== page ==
Highlights from 5 1/2 weeks in Thailand and Cambodia
He said: When is our next massage? And how do we find Thai massages in Denver?
She said: Have I mentioned that I’m HOT!? No, NO…I mean the heat!
Sheila went to China many years ago to teach English for a summer, but this was our first trip to Asia together. We were there for 5 ½ weeks and it was an experience-rich adventure for these two romantic travelers! There were also some drawbacks, so we’ll present it all and let you decide.
We planned our trip around our sailing group’s catamaran charter in early April. Later we learned that April is the hottest month in a region that is already hot most of the time. Having spent loads of time in Florida, Arizona and various tropical locales, we thought “no problem”. Wrong.
Overall, the areas we visited were diverse and fascinating with obscenely nice people
Most of our time was spent in five places:
Khao Lak for a beach resort and diving, Phuket for a beach resort and island sailing, Chiang Mai for local culture and to volunteer at the Elephant Nature Park Sanctuary, Cambodia to visit ancient temple ruins, and Bangkok for international flights and culture.
Highlights of our Adventure in Thailand and Cambodia:
SCUBA diving in the Andaman Sea (Surin and Similan Islands), amazing Thai massages, snuggling with tigers, bareboat sailing the islands of Phang Nga Bay and Andaman Sea for 10 days, heart-thumping sighting of a stunning whale shark, exploring huongs (sea caves), celebrating the New Year in Thailand and Cambodia, Songkran, the talented Cambodian Circus, touching the ancient ruins of Ta Prohm, Bayon and Angkor Wat, hold-onto-your-hat tuk tuk rides, tasty street food, ladyboy cabaret, ringing the bells of Doi Suthep, relishing the cool air of Doi Inthanon National Park, observing monks, visiting Karen Long Neck village, lovely waterfalls, pretty orchid and butterfly farm, ornate temples, intense heat, lots of shopping, more amazing massages, gazing into the eyes of sweet, rescued elephants, spending time with adventurous, fun people at every step in our journey…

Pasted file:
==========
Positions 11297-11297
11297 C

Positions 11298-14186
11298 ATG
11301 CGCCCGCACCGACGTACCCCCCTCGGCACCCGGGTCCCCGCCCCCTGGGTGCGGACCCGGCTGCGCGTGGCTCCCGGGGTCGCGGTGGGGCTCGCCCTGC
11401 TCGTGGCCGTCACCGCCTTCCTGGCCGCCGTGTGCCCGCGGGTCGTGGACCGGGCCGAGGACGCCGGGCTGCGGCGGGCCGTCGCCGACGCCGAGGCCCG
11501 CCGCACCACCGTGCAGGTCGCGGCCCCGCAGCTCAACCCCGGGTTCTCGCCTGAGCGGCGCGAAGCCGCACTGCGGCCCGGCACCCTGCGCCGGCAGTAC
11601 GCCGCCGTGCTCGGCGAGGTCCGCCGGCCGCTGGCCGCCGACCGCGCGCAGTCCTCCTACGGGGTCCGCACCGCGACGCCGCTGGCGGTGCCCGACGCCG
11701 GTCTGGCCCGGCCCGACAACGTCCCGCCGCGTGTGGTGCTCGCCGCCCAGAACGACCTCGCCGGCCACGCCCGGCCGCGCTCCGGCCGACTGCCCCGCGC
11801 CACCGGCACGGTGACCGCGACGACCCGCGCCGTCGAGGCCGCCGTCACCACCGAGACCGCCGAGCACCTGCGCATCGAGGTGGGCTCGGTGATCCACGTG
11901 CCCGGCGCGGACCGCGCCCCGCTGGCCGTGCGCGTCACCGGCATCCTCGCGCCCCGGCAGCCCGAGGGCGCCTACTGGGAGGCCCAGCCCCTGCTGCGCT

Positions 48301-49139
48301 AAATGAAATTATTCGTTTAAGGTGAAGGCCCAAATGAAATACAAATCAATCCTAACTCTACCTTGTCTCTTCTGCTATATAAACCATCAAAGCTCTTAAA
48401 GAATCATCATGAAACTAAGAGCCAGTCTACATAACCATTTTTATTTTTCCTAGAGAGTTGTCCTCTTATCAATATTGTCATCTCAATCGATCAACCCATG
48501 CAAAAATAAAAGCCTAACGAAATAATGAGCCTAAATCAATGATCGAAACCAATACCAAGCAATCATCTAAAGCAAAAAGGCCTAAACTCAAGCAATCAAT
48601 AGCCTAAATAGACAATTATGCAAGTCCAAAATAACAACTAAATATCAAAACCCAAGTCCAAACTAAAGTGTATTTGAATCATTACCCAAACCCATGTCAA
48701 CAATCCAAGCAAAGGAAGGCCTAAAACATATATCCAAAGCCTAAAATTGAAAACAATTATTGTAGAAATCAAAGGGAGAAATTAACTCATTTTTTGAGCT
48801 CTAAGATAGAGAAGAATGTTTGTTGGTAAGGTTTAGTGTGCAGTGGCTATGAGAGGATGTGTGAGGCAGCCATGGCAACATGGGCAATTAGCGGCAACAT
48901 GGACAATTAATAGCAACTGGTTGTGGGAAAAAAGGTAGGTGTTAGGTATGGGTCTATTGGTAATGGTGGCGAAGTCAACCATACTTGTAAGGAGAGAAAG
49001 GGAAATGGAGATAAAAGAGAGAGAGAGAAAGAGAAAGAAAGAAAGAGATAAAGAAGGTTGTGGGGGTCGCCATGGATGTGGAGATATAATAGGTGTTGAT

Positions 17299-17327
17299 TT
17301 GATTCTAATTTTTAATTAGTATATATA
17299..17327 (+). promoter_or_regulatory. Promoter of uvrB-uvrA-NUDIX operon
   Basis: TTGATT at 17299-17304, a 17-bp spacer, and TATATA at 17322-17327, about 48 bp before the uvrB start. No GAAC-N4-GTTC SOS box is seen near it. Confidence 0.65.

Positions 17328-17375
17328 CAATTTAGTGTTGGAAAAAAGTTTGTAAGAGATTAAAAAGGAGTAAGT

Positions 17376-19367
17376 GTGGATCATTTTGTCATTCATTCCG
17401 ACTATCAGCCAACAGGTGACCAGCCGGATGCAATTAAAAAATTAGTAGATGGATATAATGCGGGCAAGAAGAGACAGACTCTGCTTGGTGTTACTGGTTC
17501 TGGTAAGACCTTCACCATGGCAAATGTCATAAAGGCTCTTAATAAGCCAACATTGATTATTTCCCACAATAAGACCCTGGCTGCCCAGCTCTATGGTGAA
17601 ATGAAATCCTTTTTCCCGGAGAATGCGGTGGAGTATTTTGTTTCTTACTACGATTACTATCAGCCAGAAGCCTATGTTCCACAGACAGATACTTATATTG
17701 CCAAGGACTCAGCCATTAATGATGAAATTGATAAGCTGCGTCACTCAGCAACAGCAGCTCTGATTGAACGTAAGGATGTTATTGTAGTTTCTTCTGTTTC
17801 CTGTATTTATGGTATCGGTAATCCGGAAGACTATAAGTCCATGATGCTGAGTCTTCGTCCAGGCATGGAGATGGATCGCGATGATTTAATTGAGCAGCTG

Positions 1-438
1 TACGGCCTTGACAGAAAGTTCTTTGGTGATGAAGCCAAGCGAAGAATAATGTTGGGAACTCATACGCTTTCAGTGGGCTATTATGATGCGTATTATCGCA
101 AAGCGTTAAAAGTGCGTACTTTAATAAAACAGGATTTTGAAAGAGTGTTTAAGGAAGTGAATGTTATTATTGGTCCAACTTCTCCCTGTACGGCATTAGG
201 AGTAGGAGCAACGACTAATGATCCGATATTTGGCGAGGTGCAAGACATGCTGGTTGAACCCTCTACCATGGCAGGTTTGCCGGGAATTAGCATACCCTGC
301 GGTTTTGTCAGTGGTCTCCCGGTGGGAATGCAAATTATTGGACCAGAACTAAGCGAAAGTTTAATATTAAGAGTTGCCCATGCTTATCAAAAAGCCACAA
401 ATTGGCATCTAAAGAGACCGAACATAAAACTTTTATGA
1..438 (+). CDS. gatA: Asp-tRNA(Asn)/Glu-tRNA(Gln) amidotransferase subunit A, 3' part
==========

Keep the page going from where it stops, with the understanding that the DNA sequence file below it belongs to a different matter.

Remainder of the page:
…AND 10 different lodgings: including sailboats, tiny charming inns, fancy resorts, live-aboard dive boat with bunk beds, and rustic camp style room over a workshop…AND 10 flight segments (6 travel days), and a variety of transportation modes: tuk tuks, long tail water taxis, sailboats, dinghy, taxi, tractor, farm truck (on top of a pile of corn), mini-van, walking and fins.
Scuba Diving the Surin and Similan Islands on a Wicked live-aboard dive boat
We love to scuba dive (especially Sheila, the mermaid). Thailand is famous for excellent diving so we looked for opportunities near Phuket and found that Khao Lak was the place to be. We reserved 2 spots with Wicked Diving aboard the MV Mariner and joined 18 other guests from around the world for a 3 day, 3 night, 9 dive adventure in the Andaman Sea 60 miles off the coast of Khao Lak among the Surin and Similan Islands. The price was only $550 per person including all the diving, rental equipment, bed and meals. This is serious diving for serious divers – all you do is dive, talk about diving, eat, and sleep. Turns out that Wicked Diving is a wicked awesome dive outfit! Very qualified dive staff, beautiful dives and fun new friends.